Introduction #

It is easy to forget how recent the phenomenon of the modern grocery store actually is - it only dates back to 1916, when the first Piggly Wiggly was opened in Memphis, Tennessee.

Before that, grocers operated as “over the counter”, as in you would walk up to the counter at the front of the store, and ask the clerk to retrieve whatever quantity of items you actually needed, instead of wander around the store with a basket and select what you wanted from the shelves.

This rapid shift in how people shopped for groceries is critical in understanding how we’ve arrived at the mass-consumerist marketplace we have today.

The pre-piggly-wiggly format of “over the counter” shopping was an inately “needs based” transaction. Besides the wall posters, newspaper ads, and maybe some displays in the store catching your eye, you already arrived knowing what you needed to purchase.

For the most part, this was “groceries” in the original use of the word - dry, bulk goods such as spices, peppers, sugar, cocoa, tea, coffee, grains.

A “gross”, after all, is a bulk quantity of something1, and a “grocer” was who you went to, to purchase that quantity.2

Tracking consumer trends across history, it is quickly made clear just how much of an impact the “Piggly Wiggly” format had on consumer habits.

While the original “pitch” of the store format was that less clerks would be required to process more customers (since you could get the items yourself instead of waiting for a clerk to retrieve them for you) - the shift it caused towards “wants based” grocery shopping is clear.

When you wander around a modern grocery store, the store has more time to show you items, and therefore - you are more likely to make impulse purchases.

Branding rapidly changed with this trend as well - since boxes are no longer just storage for an item, but an aisle-side sales pitch, we moved towards more colorful, distracting, and intense branding.

Sugary Breakfasts, Brand Mascots, and the collapse of local butchers and bakeries - all can be directly linked back to the Piggly Wiggly.

Shopping Simply #

Understanding the history behind our current shopping habits is a reminder that consumerisim as it exists today is not how it always was - or how it always will be - and that we have the power in our lives to demand and create change.

However, while it seems to be as simple as saying “I’ll only shop for what I need”, grocery stores are specifically designed to get you to buy more. How many times have you stopped for one item, and came home too with a candy bar or chips?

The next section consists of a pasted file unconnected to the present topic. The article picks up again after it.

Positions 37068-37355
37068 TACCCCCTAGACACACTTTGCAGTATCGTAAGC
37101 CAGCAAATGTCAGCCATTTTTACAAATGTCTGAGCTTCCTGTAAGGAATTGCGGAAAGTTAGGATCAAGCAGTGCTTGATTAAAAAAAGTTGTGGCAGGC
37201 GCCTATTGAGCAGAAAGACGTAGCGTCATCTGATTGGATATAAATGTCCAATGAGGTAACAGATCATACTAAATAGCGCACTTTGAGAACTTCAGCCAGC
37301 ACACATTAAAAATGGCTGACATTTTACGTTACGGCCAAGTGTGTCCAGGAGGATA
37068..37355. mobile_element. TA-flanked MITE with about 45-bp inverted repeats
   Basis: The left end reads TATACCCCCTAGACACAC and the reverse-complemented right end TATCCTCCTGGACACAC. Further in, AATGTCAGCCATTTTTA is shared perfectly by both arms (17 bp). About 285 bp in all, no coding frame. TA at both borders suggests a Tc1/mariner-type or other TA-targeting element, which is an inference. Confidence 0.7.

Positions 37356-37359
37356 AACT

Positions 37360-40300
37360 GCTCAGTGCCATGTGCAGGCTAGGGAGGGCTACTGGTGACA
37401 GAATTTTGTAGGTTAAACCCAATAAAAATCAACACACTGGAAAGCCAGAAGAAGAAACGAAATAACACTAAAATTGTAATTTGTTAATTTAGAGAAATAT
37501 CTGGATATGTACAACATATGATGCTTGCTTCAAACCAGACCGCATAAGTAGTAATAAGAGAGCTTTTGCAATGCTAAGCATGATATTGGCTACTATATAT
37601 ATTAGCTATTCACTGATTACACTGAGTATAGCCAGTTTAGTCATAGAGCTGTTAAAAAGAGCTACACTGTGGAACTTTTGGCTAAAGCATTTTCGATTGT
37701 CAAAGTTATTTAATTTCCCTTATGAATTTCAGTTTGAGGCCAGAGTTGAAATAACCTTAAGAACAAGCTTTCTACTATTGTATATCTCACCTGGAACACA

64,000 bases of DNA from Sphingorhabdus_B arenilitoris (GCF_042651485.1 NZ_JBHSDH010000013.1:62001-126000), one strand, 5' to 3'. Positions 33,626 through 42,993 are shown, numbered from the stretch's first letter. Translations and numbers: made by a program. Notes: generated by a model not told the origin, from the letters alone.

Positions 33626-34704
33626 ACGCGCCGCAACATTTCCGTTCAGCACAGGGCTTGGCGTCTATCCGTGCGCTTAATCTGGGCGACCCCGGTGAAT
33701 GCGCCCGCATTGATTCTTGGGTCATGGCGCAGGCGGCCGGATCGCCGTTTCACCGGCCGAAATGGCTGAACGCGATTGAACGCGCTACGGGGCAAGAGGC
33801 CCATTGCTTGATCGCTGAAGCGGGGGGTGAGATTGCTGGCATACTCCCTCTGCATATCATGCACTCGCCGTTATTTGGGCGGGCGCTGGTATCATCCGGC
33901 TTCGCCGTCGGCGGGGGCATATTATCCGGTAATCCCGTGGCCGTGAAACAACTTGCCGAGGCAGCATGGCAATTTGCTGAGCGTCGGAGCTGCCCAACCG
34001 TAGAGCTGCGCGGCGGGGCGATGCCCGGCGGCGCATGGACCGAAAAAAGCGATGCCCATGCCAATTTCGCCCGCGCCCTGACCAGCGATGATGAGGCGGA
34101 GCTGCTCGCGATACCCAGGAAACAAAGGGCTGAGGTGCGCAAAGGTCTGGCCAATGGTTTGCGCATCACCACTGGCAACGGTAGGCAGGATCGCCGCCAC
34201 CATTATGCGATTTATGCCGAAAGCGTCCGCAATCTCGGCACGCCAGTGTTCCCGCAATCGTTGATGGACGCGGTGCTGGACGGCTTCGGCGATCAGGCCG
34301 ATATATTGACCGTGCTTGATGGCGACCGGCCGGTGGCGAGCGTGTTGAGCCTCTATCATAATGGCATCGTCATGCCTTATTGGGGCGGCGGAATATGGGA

Was that your choice at play, or marketing dark patterns at work?

The machinery of enticement is always at play.

The Anti-Piggly-Wiggly Method #

Overcoming marketing trickery can be done relatively simply: You just need to keep paying attention.

Where the problem comes is that there are a lot of different things vying for your attention at the same time, especially in a grocery store. So not only must you pay attention, but additionally be reaffirming your intent.

At first, trying to simplify your grocery shopping habits may be intended to “buy less stuff” - but I ask you to think a little more deeply on it.

When your great-grandparents when grocery shopping, pre-piggly-wiggly, they were shopping for what they need. So it’s not just a matter of buying less, it’s buying what you need - and this is made simplest if you treat a grocery store as only having what you need in the first place.

What you need from a grocery store is more complicated then what your great-grandparents did - if you don’t have a community butcher, or a garden for vegetables, you are likely purchasing all of this at the super market. With this in mind, here’s a list of tips to guide you in making simpler, smarter choices.

1: Set Your Intentions #

Before entering the grocery store, clarify what you need. Formulate a list before leaving to guide you in shopping with purchase, and avoid succumbing to impulse purchases.

2: Stay aware of Dark Patterns #

Recognize the subtle tactics used by supermarkets to influence purchasing behavior. Be mindful of marketing strategies and stay vigilant to avoid falling prey to unnecessary purchases.

3: Craft Your Shopping Rules #

Create a personalized set of rules to govern your shopping decisions. Tailor these rules to align with your values and goals. You may choose to only shop locally, if you can - or perhaps not purchase any product made by a mega-conglomerate like Pepsi.

As an example, here’s the rules I use to shop:

  1. I can only purchase the following:
    • In Season Vegetables & Produce
    • Fresh meat & Deli cuts
    • Fresh bakery items
    • Pantry Goods
  2. When purchasing an item, I must follow these rules:
    • Be Brandless (Store Brand takes Priority)
    • Be Local
  3. When purchasing pantry goods, it should be sugarless when possible.

These rules guide me to think “vintage”, and shop the way my grandparents may have shopped. By buying brandless, I refocus on my health, wellness, and happiness when making choices at the grocery store.

4: Make it Easy #

The idea of these rules is not to complicate or overwhelm your shopping experience. Preparing ahead of time, and using a ruleset to define your criteria, makes it effortless to choose what your purchasing in the grocery store.

If you feel stressed following your ruleset, introspect on that and adjust your rules accordingly. As you become more comfortable with your mindfulness, consider expanding your system. Take opportunities to leave the grocery store entirely, and shop at local bakeries, butchers, and farmers markets.

Mindfulness in grocery shopping is one of the key ways you can take control over your shopping habits, and create a more sustainable lifestyle.

  1. Exactly 12 Dozen, or 144, to be Specific. ↩︎

  2. ↩︎